What is it about?

In this article, we share a tool called the Modified-Responding Framework for assisting teachers and researchers in gaining a deeper understanding of their interactions with students in mathematics class. This tool combines insights from practicing teachers, mathematics educators and language experts to offer a framework for analyzing teachers’ practices of responding to students’ mathematical contributions. Transcripts from lesson excerpts were analyzed using this framework, and the results were compared with paired commentary on those same excerpts produced by an educational researcher and practitioner otherwise disconnected from the framework's creation. The comparison reveals the framework’s potential for highlighting aspects of responding considered important by both practitioners and researchers—enabling the two groups to collectively reflect on practice and develop better theories for effective teaching.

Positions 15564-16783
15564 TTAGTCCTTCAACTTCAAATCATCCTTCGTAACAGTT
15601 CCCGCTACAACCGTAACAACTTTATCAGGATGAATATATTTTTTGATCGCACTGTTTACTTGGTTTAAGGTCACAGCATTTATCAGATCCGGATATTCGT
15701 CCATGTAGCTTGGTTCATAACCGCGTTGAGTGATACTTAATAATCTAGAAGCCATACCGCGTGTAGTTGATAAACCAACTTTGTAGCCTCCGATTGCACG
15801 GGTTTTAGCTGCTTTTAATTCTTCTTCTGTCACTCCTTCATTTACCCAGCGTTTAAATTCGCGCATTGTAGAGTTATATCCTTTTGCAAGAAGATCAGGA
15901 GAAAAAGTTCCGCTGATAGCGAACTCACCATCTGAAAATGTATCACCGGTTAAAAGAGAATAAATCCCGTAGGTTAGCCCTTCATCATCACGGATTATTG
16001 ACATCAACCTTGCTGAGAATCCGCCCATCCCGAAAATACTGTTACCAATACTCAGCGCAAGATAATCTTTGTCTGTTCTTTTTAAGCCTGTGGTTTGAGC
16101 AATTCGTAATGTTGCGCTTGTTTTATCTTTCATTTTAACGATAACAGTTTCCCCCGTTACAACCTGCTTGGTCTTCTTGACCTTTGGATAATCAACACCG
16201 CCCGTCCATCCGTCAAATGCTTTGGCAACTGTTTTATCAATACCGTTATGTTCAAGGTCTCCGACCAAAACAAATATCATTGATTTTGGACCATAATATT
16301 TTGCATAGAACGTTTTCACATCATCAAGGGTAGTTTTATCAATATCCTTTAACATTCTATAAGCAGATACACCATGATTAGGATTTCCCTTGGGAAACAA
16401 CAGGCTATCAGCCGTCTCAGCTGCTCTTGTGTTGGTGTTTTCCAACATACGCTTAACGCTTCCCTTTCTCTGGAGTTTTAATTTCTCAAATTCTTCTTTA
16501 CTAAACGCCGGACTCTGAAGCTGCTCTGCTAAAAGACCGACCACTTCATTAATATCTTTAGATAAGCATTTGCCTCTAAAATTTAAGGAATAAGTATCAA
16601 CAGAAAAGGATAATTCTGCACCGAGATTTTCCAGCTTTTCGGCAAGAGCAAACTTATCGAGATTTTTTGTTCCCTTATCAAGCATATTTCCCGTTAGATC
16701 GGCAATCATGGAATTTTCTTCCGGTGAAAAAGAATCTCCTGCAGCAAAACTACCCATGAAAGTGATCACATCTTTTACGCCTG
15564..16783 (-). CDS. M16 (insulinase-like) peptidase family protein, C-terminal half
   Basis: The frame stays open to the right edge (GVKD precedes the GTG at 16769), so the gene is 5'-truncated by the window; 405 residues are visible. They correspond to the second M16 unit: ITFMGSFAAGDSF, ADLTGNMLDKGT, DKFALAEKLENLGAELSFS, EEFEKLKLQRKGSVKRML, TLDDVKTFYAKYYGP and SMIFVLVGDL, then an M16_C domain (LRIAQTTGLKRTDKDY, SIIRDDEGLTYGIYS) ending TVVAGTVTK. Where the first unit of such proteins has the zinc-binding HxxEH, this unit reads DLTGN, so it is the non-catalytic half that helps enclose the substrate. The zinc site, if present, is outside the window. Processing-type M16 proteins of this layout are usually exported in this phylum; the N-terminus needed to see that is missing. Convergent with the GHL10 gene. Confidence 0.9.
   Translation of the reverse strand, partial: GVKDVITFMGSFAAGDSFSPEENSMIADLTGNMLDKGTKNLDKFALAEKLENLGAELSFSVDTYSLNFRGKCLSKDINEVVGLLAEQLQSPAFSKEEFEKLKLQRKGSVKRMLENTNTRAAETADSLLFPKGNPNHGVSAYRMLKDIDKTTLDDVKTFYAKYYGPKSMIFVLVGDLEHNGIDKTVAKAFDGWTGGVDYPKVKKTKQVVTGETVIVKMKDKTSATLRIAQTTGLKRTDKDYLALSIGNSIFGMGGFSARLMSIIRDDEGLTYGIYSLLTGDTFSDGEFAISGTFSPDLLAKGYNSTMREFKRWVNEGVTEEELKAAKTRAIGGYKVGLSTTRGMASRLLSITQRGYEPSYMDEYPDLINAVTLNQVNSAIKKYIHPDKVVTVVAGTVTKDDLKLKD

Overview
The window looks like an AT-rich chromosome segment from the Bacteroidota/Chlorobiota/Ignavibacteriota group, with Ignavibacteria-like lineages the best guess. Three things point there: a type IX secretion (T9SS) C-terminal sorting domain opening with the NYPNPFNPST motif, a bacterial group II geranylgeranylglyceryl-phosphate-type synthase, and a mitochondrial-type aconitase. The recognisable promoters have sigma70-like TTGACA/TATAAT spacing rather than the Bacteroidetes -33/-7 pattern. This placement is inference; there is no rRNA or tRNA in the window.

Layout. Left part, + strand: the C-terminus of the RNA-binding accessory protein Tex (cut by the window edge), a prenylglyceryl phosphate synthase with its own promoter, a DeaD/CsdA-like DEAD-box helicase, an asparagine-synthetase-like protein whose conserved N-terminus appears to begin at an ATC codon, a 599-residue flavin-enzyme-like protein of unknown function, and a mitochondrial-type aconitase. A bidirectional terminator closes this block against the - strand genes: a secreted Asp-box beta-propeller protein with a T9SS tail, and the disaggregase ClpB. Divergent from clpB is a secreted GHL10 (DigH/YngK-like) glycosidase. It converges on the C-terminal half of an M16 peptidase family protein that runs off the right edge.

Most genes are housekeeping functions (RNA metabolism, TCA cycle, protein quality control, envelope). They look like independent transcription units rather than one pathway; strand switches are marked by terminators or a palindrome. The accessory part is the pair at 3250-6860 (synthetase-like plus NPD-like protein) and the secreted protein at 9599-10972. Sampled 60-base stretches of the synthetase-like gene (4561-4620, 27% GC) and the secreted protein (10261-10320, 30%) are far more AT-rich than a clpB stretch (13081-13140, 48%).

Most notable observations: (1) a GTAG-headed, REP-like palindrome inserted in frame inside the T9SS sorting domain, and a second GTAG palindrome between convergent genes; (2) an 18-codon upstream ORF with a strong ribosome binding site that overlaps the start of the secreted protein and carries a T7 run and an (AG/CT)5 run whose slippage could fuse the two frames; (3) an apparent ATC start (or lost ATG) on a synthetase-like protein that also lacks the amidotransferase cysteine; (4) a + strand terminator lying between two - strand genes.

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Why is it important?

The Modified-Responding Framework is important because it helps teachers and researchers understand and improve how teachers interact with students during mathematics lessons. This framework lets us delve into classroom interactions and see how teachers' responses to students’ mathematical contributions shape the interaction that follows. The framework can also be used to investigate how different aspects of the classroom environment influence teachers' choices in responding to students. For example, it can show us how different types of student contributions (correct, incorrect, novel, productive for the goal’s of the lesson, etc.) might shape teachers’ decisions about how to respond. Finally, this framework makes important strides towards providing teachers and researchers common language for talking about and better understanding teaching.

Read the Original

This page is a summary of: Building on the work of teachers: Augmenting a functional lens to a teacher-generated framework for describing the instructional practices of responding, Linguistics and Education, June 2020, Elsevier,
DOI: 10.1016/j.linged.2020.100816.
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